UTAH TECH UNIVERSITY'S STUDENT NEWS SOURCE | November 10, 2022

App obsessions deprive productivity

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   “Flappy Bird,” “Candy Crush Saga,” “Fruit Ninja” and “Angry Birds” are addictive, pointless games.

   Mobile phones have shifted the American culture. The Internet, social media, video games and more are now available in your pocket. That access has given people the need to be entertained at all times.

   If we aren’t looking at someone’s wall on Facebook then we are surfing the Internet or listening to music. When we get bored with those things, the next place to go for entertainment is the mobile phone games.

   I have a folder on my phone dedicated to games. I’m always downloading new games and deleting old ones. I don’t know how much time I have spent on mobile phone games like “Flappy Bird.” Frankly, I don’t want to find out because I would probably be embarrassed.

   Each of those mobile phone games is, or was, a massively popular game. Millions of people have downloaded these games. According to a CNN article titled “Addicted gamers are sweet on Candy Crush,” there are more than 15 million daily-users of  the “Candy Crush Saga.” 

   None of these games are inherently bad, but something about the simplicity of the design and difficulty of actual gameplay causes something similar to an addiction. No addictions are healthy. Video games can be included in that.

   There will always be a new game to replace the current addiction. When one fad fades, a new one pops up to take its place, and people are more than happy to transfer their addictions to the next game. 

   I downloaded “Flappy Bird,” not really knowing what it was and quickly got addicted. All I wanted to do was get past two sets of pipes. Once I managed to get past two, seven wasn’t enough. Neither was 16 or 20. Well, that was until I found a new fun game in the App-Store. I really liked “Flappy Bird” but only for its 15 minutes of fame, and then I moved on.

   It is incredible to think people can actually be that enthralled with tapping the screen of their phone to make a simply-designed bird flap through side-scrolling pipes. People spend hours tapping their phones for this.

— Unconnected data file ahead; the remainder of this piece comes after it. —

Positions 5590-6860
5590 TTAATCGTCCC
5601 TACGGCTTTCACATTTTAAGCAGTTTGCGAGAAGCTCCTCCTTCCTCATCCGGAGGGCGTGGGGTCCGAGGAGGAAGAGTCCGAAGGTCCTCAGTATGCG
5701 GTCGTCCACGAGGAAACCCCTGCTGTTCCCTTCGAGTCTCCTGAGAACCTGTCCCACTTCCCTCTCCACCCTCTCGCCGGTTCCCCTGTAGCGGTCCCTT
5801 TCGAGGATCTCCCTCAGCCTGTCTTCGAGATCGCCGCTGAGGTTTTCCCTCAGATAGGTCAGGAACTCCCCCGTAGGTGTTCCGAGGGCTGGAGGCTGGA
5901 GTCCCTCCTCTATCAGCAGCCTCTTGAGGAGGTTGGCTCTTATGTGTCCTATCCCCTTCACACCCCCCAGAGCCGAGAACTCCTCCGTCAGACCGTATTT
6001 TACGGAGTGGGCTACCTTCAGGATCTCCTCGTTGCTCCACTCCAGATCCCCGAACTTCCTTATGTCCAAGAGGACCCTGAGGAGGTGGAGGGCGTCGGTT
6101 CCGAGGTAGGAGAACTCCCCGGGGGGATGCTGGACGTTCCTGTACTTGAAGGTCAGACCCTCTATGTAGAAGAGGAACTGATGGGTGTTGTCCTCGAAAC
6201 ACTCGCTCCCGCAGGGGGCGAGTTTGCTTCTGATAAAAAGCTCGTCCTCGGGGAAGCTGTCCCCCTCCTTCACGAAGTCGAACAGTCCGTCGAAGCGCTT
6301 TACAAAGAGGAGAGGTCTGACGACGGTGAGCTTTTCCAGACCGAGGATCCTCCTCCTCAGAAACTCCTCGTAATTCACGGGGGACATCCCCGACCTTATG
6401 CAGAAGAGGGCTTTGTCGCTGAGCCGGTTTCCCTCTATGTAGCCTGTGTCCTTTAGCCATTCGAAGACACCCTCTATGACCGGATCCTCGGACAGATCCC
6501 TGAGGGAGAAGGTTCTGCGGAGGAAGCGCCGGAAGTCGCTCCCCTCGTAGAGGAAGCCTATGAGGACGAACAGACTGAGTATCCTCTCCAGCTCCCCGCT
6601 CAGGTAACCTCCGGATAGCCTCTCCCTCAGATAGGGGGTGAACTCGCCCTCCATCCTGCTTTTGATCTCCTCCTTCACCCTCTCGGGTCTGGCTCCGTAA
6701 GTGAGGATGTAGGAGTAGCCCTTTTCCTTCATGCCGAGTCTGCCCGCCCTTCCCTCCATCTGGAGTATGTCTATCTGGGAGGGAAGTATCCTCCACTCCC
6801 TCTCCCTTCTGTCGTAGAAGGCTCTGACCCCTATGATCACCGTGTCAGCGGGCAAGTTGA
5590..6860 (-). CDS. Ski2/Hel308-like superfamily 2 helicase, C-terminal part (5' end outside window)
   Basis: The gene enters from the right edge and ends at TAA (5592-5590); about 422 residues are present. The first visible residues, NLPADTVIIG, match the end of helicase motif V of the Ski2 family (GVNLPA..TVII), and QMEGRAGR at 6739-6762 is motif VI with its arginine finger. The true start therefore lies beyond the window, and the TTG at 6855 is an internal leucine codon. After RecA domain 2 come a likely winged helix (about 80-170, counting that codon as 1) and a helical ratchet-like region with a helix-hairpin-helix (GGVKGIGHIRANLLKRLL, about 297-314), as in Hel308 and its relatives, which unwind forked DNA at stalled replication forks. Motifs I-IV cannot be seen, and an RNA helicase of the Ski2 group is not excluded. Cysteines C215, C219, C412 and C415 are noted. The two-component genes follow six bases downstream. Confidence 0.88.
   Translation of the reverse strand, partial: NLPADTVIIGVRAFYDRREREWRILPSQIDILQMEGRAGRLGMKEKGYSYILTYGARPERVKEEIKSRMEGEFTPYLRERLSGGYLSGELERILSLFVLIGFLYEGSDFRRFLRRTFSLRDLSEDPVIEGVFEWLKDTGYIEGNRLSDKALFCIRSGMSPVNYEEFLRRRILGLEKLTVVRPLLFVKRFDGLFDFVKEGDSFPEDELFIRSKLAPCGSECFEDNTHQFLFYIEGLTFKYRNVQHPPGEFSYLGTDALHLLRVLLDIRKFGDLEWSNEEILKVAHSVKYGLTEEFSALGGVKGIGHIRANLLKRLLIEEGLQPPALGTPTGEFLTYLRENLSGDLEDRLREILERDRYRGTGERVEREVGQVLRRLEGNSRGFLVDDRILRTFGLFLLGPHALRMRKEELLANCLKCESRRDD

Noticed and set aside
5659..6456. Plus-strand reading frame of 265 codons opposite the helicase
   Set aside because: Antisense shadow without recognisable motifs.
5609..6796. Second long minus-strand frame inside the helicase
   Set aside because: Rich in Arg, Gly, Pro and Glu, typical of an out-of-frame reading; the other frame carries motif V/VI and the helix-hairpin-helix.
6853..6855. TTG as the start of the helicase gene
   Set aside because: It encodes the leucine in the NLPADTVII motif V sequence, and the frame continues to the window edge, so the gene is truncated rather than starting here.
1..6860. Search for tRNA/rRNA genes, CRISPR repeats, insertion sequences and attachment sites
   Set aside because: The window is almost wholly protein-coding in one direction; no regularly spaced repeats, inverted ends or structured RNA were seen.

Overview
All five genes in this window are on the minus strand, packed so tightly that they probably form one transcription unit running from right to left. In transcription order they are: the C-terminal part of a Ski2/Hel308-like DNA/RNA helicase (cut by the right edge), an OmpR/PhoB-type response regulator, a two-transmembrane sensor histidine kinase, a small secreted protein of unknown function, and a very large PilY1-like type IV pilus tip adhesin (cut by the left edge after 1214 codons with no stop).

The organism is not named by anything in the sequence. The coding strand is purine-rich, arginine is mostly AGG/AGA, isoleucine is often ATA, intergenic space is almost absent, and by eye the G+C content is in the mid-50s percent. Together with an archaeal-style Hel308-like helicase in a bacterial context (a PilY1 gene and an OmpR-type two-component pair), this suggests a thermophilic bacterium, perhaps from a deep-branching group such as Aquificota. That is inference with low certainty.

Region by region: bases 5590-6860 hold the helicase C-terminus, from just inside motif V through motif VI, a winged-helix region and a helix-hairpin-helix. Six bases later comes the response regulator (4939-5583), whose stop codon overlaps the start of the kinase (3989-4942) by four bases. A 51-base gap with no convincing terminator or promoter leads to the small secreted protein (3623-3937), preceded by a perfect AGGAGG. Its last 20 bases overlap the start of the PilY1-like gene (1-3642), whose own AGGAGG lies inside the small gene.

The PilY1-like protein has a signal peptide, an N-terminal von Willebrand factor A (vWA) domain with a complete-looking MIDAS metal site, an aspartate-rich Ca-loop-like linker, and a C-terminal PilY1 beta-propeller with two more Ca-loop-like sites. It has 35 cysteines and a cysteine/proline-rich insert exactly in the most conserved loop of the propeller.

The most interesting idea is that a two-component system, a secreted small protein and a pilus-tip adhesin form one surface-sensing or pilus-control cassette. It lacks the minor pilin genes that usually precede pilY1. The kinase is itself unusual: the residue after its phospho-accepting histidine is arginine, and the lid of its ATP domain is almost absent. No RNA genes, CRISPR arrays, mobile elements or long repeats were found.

“Candy Crush Saga” has about 500 levels. That is 500 levels of shifting sugary sweets around, trying to get rows or columns of the same type of candy. There is a bit of problem-solving that must be done as the difficulty increases, but that doesn’t make it a productive activity. People are wasting hours and hours shifting candy around for 500 levels for absolutely no reason. People are no better after reaching level 500 than they were before starting.

   Naturally, people feel the competitive urge to beat their friends’ high scores, but that shouldn’t be the sole purpose of their day. 

   As college students, we have a lot more important things we could be doing rather than playing “Candy Crush Saga.” I can’t count how many times I’ve gotten distracted by “Flappy Bird” when I should have been studying.

   According to a Fox News article titled “Teens and video games: How much is too much?” teens average between nine and 13 hours a week playing video games. In that much time you could most likely read all the reading assignments for 15 credits worth of classes, do homework, and still have time to go to some school activities.

   We need to turn off our phones and give “Flappy Bird” a break. We live in a beautiful area with so much to offer. Let’s try to enjoy our lives outside of the addictive mobile game world. It isn’t going anywhere.